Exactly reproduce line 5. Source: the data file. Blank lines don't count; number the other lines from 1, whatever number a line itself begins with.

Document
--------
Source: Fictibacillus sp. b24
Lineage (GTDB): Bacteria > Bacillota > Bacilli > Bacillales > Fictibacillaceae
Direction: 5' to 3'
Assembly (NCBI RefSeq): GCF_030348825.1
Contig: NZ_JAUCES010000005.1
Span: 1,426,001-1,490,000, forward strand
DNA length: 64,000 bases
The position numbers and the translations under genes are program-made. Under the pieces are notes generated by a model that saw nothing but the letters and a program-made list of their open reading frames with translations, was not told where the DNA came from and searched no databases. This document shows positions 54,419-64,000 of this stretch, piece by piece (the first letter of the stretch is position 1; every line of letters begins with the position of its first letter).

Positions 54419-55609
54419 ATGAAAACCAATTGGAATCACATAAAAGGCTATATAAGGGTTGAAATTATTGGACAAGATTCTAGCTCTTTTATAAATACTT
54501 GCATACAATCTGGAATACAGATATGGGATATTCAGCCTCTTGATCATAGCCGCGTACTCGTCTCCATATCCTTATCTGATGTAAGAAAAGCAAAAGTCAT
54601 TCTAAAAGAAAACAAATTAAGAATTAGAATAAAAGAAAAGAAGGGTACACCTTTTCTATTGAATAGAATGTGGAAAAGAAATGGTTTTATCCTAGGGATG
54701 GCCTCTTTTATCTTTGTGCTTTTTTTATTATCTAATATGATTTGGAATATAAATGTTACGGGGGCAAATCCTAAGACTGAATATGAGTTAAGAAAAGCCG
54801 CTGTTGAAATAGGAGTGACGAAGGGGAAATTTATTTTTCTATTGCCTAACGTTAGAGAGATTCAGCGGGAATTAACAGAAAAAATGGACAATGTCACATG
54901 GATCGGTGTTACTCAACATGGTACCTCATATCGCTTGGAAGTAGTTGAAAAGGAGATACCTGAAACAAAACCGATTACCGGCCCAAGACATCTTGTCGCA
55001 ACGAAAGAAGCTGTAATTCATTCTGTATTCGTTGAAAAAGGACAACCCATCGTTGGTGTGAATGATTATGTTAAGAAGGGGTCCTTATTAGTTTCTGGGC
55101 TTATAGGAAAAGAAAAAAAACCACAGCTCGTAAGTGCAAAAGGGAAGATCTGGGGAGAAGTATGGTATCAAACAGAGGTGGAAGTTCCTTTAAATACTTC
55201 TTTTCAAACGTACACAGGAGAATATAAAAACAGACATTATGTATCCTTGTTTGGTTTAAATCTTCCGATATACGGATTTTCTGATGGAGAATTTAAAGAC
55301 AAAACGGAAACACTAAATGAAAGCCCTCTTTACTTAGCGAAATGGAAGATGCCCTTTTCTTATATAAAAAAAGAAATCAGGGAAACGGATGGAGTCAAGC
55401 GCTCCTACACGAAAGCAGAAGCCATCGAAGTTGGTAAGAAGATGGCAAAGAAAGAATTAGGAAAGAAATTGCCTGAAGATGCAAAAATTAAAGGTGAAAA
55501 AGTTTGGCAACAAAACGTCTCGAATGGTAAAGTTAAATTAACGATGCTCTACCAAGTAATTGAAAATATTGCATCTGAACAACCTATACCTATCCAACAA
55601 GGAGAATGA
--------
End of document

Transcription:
Contig: NZ_JAUCES010000005.1